Back in January, at the 2017 SHOT Show in Las Vegas, I had a chance to test-shoot numerous new shotguns at the Industry Day at the Range event, held the day before the show floor exhibitions opened up.
One of them was Beretta’s A300 Outlander Turkey gun. Although the setting was a crowded gun range, I immediately appreciated its fit and comfort. Since I’d blown a couple of opportunities on birds during my first turkey hunt last year—due to some gun malfunctions and admittedly poor shooting—I thought I’d try the Outlander for this year’s hunt to see if it would make a difference.
I’ll admit that I’m not always keen on the overspecialization of shotguns for particular activities. Many hunters, myself included, aren’t likely to purchase a different gun for each of their disciplines—upland bird hunts, duck and goose hunts, sporting clays shoots, or whatever. Often, shooters will decide the activities they most like to do and buy the gun most suited for that, but is also adequate for other uses.
However, specialty guns are special for a reason. Gun designers look for the variables that make a particular pursuit challenging, and engineer changes that will ease those challenges just a bit. A turkey gun might seem like it’s not worth the extra expense, but after hunting with the Beretta A300 Outlander, I can confirm that what makes a turkey gun good for turkey hunting is definitely worth it. Priced at $900, this gun is a good buy as well.
The A300 Outlander Turkey is relatively lightweight and easy to shoulder, which is notable for a 12-gauge semi-automatic shotgun. Chambered for 3-inch shells, this gun can pack a punch, but with Beretta’s high-quality gas-operated system, felt recoil is negligible. The stock has an adjustable drop and cast, and comes with spacers to adjust length of pull, making it easy to fit hunters of different sizes. The RealtreeXtra camo pattern makes you far less likely to spook these hyper-alter birds. Such a camo pattern is especially valuable when you’re set up in the open instead of in a blind and trying to blend in with the turkey woods during spring green-up.
The 24-inch barrel makes the gun very easy to maneuver in the tight confines of a turkey blind. With the included TruGlo fiber optic sights (and the receiver has been milled so it’s easy to add an optical sight, if you wish) you can immediately acquire your target point, which is crucial on a turkey hunt, when you’re aiming at a relatively small head atop a large black body. Based on my personal experience, these two factors provide a tremendous advantage over non-turkey shotguns. Last year, I was jostling around in the blind, trying to rearrange my body so I could line up a shot at a bird without sticking the barrel out the window. Trying to maneuver my own personal space took away from my ability to naturally shoulder the gun, acquire the target and get off a decent shot.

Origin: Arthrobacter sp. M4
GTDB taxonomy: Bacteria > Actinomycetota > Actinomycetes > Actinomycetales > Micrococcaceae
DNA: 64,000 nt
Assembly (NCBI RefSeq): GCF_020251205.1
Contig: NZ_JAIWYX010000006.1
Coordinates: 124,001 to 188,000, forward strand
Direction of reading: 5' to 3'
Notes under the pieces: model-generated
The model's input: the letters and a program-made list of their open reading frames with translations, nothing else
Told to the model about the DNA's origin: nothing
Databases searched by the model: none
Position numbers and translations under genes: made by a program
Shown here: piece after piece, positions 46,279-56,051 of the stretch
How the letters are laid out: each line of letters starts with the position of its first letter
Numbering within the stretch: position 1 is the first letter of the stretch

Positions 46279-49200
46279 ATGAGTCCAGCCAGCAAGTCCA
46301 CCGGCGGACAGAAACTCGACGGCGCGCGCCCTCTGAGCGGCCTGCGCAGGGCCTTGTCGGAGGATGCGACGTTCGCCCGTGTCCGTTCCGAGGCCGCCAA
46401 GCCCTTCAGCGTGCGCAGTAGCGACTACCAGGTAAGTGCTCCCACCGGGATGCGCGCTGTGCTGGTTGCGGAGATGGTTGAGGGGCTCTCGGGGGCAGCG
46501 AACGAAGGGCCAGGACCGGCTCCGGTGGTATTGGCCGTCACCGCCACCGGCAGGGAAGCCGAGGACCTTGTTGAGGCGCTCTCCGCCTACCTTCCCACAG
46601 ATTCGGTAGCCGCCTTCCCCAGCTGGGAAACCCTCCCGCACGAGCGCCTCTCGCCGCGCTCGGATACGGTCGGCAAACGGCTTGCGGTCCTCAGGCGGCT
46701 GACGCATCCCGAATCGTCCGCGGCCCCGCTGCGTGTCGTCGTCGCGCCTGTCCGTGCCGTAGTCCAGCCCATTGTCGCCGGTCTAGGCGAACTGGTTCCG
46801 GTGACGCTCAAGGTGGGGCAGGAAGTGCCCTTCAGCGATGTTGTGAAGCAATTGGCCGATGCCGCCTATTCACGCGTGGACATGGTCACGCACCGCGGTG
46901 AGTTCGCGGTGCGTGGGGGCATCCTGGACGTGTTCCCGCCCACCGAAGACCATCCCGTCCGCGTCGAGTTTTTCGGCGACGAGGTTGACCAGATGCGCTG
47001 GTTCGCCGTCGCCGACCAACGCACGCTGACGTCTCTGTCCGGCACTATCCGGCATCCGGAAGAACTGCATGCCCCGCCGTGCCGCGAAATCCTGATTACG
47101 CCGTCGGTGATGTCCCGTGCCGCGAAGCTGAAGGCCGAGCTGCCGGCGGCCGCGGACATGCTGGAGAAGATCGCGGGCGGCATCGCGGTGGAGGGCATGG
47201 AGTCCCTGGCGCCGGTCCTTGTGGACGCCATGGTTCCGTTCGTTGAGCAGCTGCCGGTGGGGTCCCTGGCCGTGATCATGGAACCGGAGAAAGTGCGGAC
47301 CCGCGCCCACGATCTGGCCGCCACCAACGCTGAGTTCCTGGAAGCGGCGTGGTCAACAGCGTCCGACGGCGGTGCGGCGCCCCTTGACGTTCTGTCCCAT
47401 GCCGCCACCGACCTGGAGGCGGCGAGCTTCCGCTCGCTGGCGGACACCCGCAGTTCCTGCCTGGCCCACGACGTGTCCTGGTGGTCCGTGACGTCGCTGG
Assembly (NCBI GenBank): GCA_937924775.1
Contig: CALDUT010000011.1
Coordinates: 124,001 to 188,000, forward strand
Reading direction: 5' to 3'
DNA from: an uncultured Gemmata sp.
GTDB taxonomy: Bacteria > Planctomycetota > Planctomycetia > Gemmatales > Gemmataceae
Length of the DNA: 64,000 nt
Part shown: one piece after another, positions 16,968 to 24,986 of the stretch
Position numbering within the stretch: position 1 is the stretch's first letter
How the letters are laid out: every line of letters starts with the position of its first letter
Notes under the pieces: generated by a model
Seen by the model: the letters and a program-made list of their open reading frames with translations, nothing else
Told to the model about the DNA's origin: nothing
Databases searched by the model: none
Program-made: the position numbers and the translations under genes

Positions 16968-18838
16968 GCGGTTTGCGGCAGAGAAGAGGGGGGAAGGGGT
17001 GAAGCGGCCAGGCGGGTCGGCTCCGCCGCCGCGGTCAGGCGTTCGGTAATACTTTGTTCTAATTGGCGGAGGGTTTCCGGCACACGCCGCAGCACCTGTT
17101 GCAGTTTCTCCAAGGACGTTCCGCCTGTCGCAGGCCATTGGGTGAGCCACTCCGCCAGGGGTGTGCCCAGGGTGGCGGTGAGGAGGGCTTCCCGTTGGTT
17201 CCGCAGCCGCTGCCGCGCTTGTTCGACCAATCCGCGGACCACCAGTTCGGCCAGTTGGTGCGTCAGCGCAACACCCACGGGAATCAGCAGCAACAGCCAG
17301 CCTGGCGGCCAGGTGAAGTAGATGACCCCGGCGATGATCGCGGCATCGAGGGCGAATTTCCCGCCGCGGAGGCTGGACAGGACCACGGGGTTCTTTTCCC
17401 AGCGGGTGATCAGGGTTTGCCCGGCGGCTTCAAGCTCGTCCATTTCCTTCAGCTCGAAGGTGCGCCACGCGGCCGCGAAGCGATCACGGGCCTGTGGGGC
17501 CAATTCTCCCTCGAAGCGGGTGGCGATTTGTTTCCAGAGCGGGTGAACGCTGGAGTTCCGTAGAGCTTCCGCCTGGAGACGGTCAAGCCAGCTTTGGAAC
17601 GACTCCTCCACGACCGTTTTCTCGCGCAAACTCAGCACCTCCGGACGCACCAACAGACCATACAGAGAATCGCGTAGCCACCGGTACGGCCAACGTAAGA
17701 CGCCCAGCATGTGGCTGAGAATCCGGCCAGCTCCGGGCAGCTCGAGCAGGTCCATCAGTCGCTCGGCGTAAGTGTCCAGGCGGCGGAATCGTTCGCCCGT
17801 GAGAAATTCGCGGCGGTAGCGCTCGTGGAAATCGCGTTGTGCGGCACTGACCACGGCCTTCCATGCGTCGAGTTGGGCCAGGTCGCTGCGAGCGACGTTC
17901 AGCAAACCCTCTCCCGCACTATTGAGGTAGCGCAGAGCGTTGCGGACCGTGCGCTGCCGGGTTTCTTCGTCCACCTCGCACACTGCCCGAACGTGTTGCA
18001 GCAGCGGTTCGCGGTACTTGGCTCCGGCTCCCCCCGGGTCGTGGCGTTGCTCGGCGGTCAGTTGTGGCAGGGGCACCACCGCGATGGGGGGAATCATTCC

The Outlander was far easier to move around. I was able to quickly and easily pick up and place the TruGlo sights, and the gun was lightweight enough to hold in position until the perfect shot presented itself.
Beretta includes a turkey choke with this gun, so it is ready to go out of the box (though you should always pattern a turkey shotgun before using it on a hunt, to make sure the pattern is adequate and your sights are aligned). Turkey chokes provide tight shot patterns at the 20- to 40-yard distances you will most likely be shooting. Also, the choke is ported so it will reduce some of the felt recoil when shooting magnum turkey loads. Plus, when you consider that an aftermarket choke costs as much as $70, having one included adds value to the Outlander’s already bargain-priced package.
The bad weather the day before the hunt made for fast action our early morning in the turkey blind. Since the birds stayed quiet during the snowstorm, they were ready to go at first light, sounding off with gobbles shortly after we were situated in the blind. Within the hour, we had a group of birds behind us, with noisy hens pock-pocking away at our calls. Eventually two gobblers separated from the group and headed for our decoys across the ditch in front of us. As they worked their way in, I had my Outlander ready and holding steady while I was waiting for the right shot to present itself. Soon I had my first turkey, a big Rio Grande, in the Nebraska panhandle.